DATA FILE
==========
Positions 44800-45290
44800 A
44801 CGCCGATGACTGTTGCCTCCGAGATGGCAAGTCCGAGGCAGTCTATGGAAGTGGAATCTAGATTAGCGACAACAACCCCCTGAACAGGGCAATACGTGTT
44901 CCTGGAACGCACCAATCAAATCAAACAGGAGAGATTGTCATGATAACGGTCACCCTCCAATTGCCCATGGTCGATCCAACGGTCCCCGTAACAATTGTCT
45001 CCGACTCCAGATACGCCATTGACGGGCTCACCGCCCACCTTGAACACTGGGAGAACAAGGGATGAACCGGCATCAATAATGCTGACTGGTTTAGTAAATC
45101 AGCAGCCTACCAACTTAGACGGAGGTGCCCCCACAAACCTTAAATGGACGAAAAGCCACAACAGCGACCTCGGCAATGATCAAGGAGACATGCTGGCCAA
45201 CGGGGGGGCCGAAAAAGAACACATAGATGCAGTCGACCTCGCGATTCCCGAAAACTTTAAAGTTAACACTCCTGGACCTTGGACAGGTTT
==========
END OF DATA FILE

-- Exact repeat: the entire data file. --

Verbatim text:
Positions 44800-45290
44800 A
44801 CGCCGATGACTGTTGCCTCCGAGATGGCAAGTCCGAGGCAGTCTATGGAAGTGGAATCTAGATTAGCGACAACAACCCCCTGAACAGGGCAATACGTGTT
44901 CCTGGAACGCACCAATCAAATCAAACAGGAGAGATTGTCATGATAACGGTCACCCTCCAATTGCCCATGGTCGATCCAACGGTCCCCGTAACAATTGTCT
45001 CCGACTCCAGATACGCCATTGACGGGCTCACCGCCCACCTTGAACACTGGGAGAACAAGGGATGAACCGGCATCAATAATGCTGACTGGTTTAGTAAATC
45101 AGCAGCCTACCAACTTAGACGGAGGTGCCCCCACAAACCTTAAATGGACGAAAAGCCACAACAGCGACCTCGGCAATGATCAAGGAGACATGCTGGCCAA
45201 CGGGGGGGCCGAAAAAGAACACATAGATGCAGTCGACCTCGCGATTCCCGAAAACTTTAAAGTTAACACTCCTGGACCTTGGACAGGTTT